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Horvatland: App-solutely

Frank Horvat's 'A Trip Through A Mind' takes on a new form of exhibition; perhaps the true star of it is the iPad. Lean back into a comfy chair and experience a trip through Horvat's mind. Through Apr 29.

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On the walls of Gallery Hiltawsky hang about 30 pictures; they’re beautiful, whether portraying fashion, nature, cities or people – but, fortunately or unfortunately depending on your point of view, the true star of this exhibition is the iPad. Complete with headset, sit back in the comfortable chair provided, rest your finger on the touchscreen and you’ll find the entrance to “Horvatland”.

Italian-born, 83-year-old photographer Frank Horvat has been at the craft for 65 years. As the child of two doctors, it wasn’t expected that he’d turn to capturing still images on a 35mm Retinamat camera. That is, however, what he traded in his stamp collection in for when he was 15.

After studying art in Italy, he worked as a freelance documentary-photographer in places such as India and Pakistan during the early 1950s. His claim to fame came with fashion, where he was the first to bring the 35mm camera and the reportage techniques from his documenting background to the world of haute couture. His publishing history includes Life, Vogue, Harper’s Bazaar and Elle.

Horvat has personally chosen 2000 of his photos – only ones he feels comfortable enough to “call his own” – and gathered them in the Horvatland Ipad-app. “Time table”, “Keywords”, “Guided Tours” and “References” are some of the app-headlines that link the photos in a manageably criss-crossed manner.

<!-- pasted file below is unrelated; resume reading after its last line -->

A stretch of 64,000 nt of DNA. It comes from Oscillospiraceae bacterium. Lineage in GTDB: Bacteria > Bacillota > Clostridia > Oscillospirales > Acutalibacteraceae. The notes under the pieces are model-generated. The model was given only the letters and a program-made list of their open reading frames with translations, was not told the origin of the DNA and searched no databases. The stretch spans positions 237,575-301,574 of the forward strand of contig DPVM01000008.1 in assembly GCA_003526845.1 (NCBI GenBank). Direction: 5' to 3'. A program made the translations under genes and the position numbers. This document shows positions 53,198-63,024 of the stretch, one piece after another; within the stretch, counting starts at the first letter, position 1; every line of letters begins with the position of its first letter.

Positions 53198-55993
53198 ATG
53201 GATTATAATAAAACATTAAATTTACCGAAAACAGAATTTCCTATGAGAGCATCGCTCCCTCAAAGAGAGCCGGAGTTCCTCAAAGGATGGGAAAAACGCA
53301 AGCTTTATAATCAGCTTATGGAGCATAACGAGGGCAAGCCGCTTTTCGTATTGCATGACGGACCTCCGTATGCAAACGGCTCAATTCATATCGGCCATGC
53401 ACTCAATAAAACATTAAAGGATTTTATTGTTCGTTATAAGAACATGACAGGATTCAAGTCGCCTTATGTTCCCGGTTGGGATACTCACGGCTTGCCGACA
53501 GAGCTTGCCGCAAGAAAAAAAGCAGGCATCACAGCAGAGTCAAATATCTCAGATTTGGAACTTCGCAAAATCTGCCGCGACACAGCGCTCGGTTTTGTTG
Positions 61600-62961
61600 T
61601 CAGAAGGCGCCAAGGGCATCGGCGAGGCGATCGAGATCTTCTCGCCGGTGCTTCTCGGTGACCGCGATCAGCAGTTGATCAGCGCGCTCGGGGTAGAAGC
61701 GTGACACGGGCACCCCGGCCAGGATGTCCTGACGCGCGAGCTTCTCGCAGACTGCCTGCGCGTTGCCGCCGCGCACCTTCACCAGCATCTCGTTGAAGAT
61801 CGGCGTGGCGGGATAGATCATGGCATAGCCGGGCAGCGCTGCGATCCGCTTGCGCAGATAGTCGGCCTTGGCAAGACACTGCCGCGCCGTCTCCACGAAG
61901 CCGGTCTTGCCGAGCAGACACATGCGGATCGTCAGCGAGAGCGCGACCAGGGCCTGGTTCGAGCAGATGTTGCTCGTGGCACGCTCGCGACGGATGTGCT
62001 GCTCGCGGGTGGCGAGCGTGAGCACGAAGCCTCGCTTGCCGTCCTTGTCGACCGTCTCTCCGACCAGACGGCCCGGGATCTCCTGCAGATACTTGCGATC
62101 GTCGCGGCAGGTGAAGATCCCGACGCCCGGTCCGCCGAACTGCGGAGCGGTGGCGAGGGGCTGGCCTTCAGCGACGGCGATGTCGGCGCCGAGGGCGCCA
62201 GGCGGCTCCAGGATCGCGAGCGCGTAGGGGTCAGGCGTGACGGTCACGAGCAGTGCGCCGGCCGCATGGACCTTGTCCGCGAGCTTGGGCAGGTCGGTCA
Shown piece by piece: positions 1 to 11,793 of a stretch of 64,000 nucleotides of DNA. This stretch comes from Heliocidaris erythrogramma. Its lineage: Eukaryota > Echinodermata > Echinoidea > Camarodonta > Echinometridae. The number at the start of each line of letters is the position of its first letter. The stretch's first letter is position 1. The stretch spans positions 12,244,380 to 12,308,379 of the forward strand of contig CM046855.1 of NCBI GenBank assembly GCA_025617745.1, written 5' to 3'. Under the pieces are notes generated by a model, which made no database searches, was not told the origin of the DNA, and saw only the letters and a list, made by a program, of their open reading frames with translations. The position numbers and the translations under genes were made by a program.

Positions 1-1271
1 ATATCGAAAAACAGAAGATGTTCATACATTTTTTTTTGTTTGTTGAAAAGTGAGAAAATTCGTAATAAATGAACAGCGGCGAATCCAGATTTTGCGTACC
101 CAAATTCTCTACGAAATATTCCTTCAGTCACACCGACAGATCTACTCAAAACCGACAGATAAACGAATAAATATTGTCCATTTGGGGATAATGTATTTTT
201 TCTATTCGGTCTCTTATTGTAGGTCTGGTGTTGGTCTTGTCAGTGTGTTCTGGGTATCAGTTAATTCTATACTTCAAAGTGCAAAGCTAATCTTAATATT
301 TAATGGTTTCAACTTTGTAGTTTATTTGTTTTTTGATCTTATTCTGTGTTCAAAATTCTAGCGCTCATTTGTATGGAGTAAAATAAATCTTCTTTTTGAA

You see his ex-wife Mate over most of her lifespan; model pictures, pregnant, pictures of her and their sons; pictures of her hospitalized and, touchingly, a picture from her wake. With interview titbits and encyclopaedia-entries, help one understand the life and work of this restless man.

Hours can be spent with the app, but it can be a bit sickening to look at after a while – rotating pictures back and forth on the fingerprint-smudged screen is a bit disorienting. Thankfully, if you have an Ipad, you can simply take the exhibition home and browse at your own pace. (Interesting fact – you can’t zoom in on a photo, because if you “crop” it, Horvat doesn’t consider it his photo anymore.)

Although beautiful, when you return to watch the few select photo prints on the gallery-wall, you marvel at the texture and the light of the photos, a certain splendour that an app cannot fully reproduce: a black and white photo of a woman, standing in a bathing suit with her back to the camera – the white trimming of the dark suits lights up, as well as her swim cap. You can barely see her face, she’s looking down. Her posture is strange; she’s not still, but you can’t really grasp what she’s doing. A beauty shot even if you don’t see the entire beauty of this woman; one can’t help but linger at this photo.

Horvat has a reputation for being a bit of a sadist. He often made models cry, because he stripped them of their comforts – making them stand with the back to the camera denying them objects (chairs, flowers) to work with. But a few models understood him, working with him in a common search for “the truth”.

If you’re part of the Ipadded elite, you can both get a small free version of Horvatland or pay to get the full experience.

Frank Horvat: A Trip Through A Mind, Through Apr 29 | Gallery Hiltlawski, Tucholskystr. 41, Mitte, S-Bhf Oranienburger Str.